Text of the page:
Larchmont, Los Angeles
Larchmont is a half-square-mile neighborhood in the central region of the City of Los Angeles, California. Larchmont is notable for well-maintained historic homes, it has one small park. Chevalier's Books, the oldest independent bookstore in Los Angeles, resides on its main boulevard, it has been the site of recent motion picture shoots. Described by the Mapping L. A. project of the Los Angeles Times, Larchmont is flanked by Hollywood to the north, East Hollywood to the east, Koreatown to the southeast, Windsor Square to the south and Hancock Park to the west. Street boundaries are Melrose Avenue on the north, Western Avenue on the east, Beverly Boulevard on the south and North Arden Boulevard on the west. Larchmont Village was developed in the late 1800s. By 1920, it had become a streetcar suburb of Los Angeles. Julius LaBonte, a developer from the midwest, is credited as the visionary who made Larchmont Village what it is today; the 2000 U. S. census counted 8,631 residents in the 0.49-square-mile neighborhood—an average of 17,747 people per square mile, one of the highest densities in the county.
In 2008, the city estimated that the population had increased to 9,195. The median age for residents was 34, about average for Los Angeles. Larchmont was diverse ethnically, the percentage of Asians was comparatively high; the breakdown was Latinos, 37.2%. Korea and Guatemala were the most common places of birth for the 56% of the residents who were born abroad, a high figure compared to rest of the city; the median yearly household income in 2008 dollars was $47,780, average for Los Angeles, but a high percentage of households had an income of $20,000 or less. The average household size of 2.5 people was average for the city of Los Angeles. Renters occupied 72.9% of the housing stock, house- or apartment owners 27.1%. The percentages of never-married men and women, 42.1% and 36.9% were among the county's highest. About thirty-two percent of Larchmont residents aged 25 and older had earned a bachelor’s degree, with over 60% percent having a high school education level, an average figure for the city.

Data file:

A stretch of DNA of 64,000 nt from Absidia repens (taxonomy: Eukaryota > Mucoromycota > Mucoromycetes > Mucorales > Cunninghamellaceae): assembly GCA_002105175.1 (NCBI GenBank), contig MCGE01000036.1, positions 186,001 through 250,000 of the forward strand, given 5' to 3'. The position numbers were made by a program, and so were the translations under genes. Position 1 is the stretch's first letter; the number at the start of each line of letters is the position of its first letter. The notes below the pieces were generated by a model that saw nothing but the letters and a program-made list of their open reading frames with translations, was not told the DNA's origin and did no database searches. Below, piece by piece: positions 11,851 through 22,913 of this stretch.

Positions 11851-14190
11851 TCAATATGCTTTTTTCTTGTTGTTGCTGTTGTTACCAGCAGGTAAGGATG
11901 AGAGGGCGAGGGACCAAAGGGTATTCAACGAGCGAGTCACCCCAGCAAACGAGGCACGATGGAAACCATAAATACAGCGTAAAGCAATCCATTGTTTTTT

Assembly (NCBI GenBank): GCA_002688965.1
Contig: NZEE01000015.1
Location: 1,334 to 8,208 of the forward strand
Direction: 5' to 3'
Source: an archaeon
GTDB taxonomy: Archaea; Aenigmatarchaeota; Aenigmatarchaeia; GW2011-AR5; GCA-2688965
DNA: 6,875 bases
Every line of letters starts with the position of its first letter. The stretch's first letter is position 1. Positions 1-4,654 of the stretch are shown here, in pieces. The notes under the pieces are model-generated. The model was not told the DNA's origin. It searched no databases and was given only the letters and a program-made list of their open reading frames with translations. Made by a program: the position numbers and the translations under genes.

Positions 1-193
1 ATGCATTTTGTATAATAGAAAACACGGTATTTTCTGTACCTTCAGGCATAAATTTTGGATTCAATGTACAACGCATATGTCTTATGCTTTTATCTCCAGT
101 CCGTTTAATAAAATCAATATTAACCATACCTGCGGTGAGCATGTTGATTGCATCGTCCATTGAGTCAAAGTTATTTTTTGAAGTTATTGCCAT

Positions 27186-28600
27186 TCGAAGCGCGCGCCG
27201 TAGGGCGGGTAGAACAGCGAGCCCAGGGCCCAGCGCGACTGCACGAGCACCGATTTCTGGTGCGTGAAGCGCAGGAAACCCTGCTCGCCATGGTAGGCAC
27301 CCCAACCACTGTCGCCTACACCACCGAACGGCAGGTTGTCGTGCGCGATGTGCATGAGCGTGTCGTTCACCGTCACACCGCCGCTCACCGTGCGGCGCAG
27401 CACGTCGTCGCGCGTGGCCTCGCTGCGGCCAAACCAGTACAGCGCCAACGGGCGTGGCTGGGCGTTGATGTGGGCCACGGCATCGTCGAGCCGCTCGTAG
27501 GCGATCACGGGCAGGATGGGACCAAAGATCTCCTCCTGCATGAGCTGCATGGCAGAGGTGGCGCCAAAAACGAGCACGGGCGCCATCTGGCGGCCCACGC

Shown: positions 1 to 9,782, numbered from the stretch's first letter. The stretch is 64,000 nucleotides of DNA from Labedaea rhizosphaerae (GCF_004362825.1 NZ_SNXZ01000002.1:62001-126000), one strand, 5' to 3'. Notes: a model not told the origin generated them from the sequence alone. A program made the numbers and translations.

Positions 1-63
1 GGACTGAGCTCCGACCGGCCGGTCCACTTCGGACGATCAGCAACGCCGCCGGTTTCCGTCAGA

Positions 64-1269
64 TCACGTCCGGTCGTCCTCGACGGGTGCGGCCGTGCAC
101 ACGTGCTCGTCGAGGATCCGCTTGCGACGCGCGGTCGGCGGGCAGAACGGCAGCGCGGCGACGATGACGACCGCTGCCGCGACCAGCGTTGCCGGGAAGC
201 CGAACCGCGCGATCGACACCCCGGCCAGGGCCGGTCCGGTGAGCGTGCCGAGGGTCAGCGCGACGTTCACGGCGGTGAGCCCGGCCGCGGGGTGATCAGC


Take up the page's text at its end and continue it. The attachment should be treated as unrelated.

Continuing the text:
The schools operating within the Larchmont borders are: Christ the King Elementary School, private, 617 North Arden Boulevard Cheder Menachem, Melrose Avenue Frances Blend Special Education Center, public, 5210 Clinton Street Van Ness Avenue Elementary School, LAUSD, 501 North Van Ness Avenue Robert Burns Park, 4900 Beverly Boulevard, unstaffed pocket park with a play area and picnic tables. Ernest L. Webster, Los Angeles City Council member, 1927–31 Judy Greer, actress Mindy Kaling, producer, comedian Adriana Caselotti and singer, original voice of Snow White in the iconic 1937 Disney film Snow White and the Seven Dwarfs Larchmont Village Neighborhood Association Larchmont crime map and statistics Larchmont Boulevard Online/Larchmont Boulevard Association Updates daily on events in Larchmont Village LarchmontBuzz.com Updates daily on news and events in Larchmont Village Larchmont Chronicle—monthly neighborhood newspaper for Larchmont Village, Hancock Park, Windsor Square, Fremont Place, Park La Brea and Miracle Mile